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Math Help - Uniqueness in the Fundamental Theorem of Finitely Generated Abelian Groups

  1. #1
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    Uniqueness in the Fundamental Theorem of Finitely Generated Abelian Groups

    The name of the theorem is almost as long as the proof!

    I am curious, does anyone has a good link, (I tried searching) that shows uniqueness. Meaning, I know the proof to show any non-trivial finitely generated abelian group is isomorphic to,
    \mathbb{Z}_{p_1^{a_1}}\times ... \times \mathbb{Z}_{p_n^{a_n}}\times \mathbb{Z}\times ... \times \mathbb{Z}.
    But, I am interested in knowing uniqueness.
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  2. #2
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    I don’t know of any links. But there is a good discussion of uniqueness is section 20 of THEORY of GROUPS by Kurosh. That is a very old book. You will need a fairly good mathematics library to find it.
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    I have made some progress on this.
    Thus, far I understand why the "Betti Number" (the number of full integer groups) is unique.
    It really is an elegant explanation.
    It turns out (and this is simple to show) that the torsion subgroup of G (finitely generated) is the product of all those primely factored groups. Thus, G/T(G)\simeq \mathbb{Z}\times ... \times \mathbb{Z}, which is free abelian. Thus, all ranks have the same cardinality and hence the number of Z's (Betti number) is fixed. Thus, showing uniqueness. Thus, the problem reduces to showing the uniquess of the factorization of the torsion subgroup.
    \mathbb{Z}_{p_1^{n_1}}\times ... \times \mathbb{Z}_{p_k^{n_k}}
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    I have made further progress.
    In the previous post it was shown that the number of the infinite groups was unique and the the only step now was to show uniquness of the torsian subgroup. The problem reduces to showing (all in the same prime) that if,
    \mathbb{Z}_{p^{a_1}}\times ... \times \mathbb{Z}_{p^{a_n}}\simeq \mathbb{Z}_{p^{b_1}}\times ... \times \mathbb{Z}_{p^{b_m}}
    And they are written in ascending power order then n=m and a_i=b_i. That is the representation is unique.
    I can show n=m but not the second part.
    Thus, far I see that if I can show that a_1=b_1 then I can "cancel" the cyclic group factor and apply the argument again.

    Plato you have any ideas?
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    TPH, I really wish that I could help you. It is clear to me that at this point you know far more about this then I do now. You see, I have not thought about this for years and years: not since I finish prelims in algebra. But I did go back and reread the section in Kurosh, the group theory text we used. It appears you have it correct. I will quote his summation.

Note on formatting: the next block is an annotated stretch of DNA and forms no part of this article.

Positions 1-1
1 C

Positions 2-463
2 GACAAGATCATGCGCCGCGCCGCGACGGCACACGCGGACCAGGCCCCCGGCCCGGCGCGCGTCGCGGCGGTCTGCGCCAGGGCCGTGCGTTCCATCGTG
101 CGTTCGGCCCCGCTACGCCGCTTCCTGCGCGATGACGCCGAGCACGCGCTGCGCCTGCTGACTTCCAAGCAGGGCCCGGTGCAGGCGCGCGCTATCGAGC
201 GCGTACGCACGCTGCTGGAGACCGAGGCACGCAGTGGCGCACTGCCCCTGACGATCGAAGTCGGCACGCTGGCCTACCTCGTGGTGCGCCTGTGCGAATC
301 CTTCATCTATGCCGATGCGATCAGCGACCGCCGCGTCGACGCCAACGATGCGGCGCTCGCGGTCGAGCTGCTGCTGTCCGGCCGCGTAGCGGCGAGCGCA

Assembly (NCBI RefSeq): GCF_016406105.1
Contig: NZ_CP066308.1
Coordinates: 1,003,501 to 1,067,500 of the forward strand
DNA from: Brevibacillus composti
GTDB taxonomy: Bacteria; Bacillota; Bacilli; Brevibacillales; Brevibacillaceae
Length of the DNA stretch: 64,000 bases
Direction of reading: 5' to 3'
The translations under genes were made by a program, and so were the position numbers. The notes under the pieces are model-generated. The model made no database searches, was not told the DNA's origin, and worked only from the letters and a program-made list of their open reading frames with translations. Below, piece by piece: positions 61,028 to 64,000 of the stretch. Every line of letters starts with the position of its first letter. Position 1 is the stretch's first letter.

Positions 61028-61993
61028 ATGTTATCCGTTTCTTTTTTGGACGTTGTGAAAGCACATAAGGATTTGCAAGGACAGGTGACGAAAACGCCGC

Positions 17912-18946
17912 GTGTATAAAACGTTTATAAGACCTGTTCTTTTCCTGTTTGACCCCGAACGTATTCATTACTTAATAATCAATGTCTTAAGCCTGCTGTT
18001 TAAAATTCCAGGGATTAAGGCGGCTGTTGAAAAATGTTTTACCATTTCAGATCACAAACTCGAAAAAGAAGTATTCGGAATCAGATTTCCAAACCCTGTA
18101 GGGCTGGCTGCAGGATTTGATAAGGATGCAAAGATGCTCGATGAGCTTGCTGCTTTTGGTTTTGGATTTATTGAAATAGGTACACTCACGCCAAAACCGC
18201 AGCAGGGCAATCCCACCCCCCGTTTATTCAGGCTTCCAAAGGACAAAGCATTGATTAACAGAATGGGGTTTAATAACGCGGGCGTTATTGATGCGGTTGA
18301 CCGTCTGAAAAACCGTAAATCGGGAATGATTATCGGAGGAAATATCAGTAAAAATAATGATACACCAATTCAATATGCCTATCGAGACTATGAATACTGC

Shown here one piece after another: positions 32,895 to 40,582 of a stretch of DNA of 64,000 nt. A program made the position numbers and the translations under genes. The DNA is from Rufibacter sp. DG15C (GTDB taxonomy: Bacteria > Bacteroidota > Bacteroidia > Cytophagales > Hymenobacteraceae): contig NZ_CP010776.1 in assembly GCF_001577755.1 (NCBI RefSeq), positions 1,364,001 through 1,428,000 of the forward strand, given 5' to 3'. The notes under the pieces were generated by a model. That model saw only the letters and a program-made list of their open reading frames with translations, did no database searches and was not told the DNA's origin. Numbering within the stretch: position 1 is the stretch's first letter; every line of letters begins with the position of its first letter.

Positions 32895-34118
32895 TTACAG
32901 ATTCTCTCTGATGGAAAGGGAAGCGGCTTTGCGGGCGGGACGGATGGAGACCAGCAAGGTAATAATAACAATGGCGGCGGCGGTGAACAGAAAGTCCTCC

“If a finitely generated Abelian group is decomposed into the direct sum of indecomposable summands, then the number of infinite cyclic summands and the totality of the orders of the primary cyclic summands is independent of the decomposition, that is, of the choice of a basis.
    In other words, any two decompositions of a finitely generated Abelian into the direct sum of indecomposable cyclic groups are isomorphic.”
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    Quote Originally Posted by Plato View Post
    TPH, I really wish that I could help you. It is clear to me that at this point you know far more about this then I do now. You see, I have not thought about this for years and years: not since I finish prelims in algebra. But I did go back and reread the section in Kurosh, the group theory text we used. It appears you have it correct. I will quote his summation.

    “If a finitely generated Abelian group is decomposed into the direct sum of indecomposable summands, then the number of infinite cyclic summands and the totality of the orders of the primary cyclic summands is independent of the decomposition, that is, of the choice of a basis.
    In other words, any two decompositions of a finitely generated Abelian into the direct sum of indecomposable cyclic groups are isomorphic.”
    I finished the proof finally. I can post it (the uniqueness part) if you thus wish. My author left the proof as an excerise, had it when authors do that, especially when it is poorly explained.
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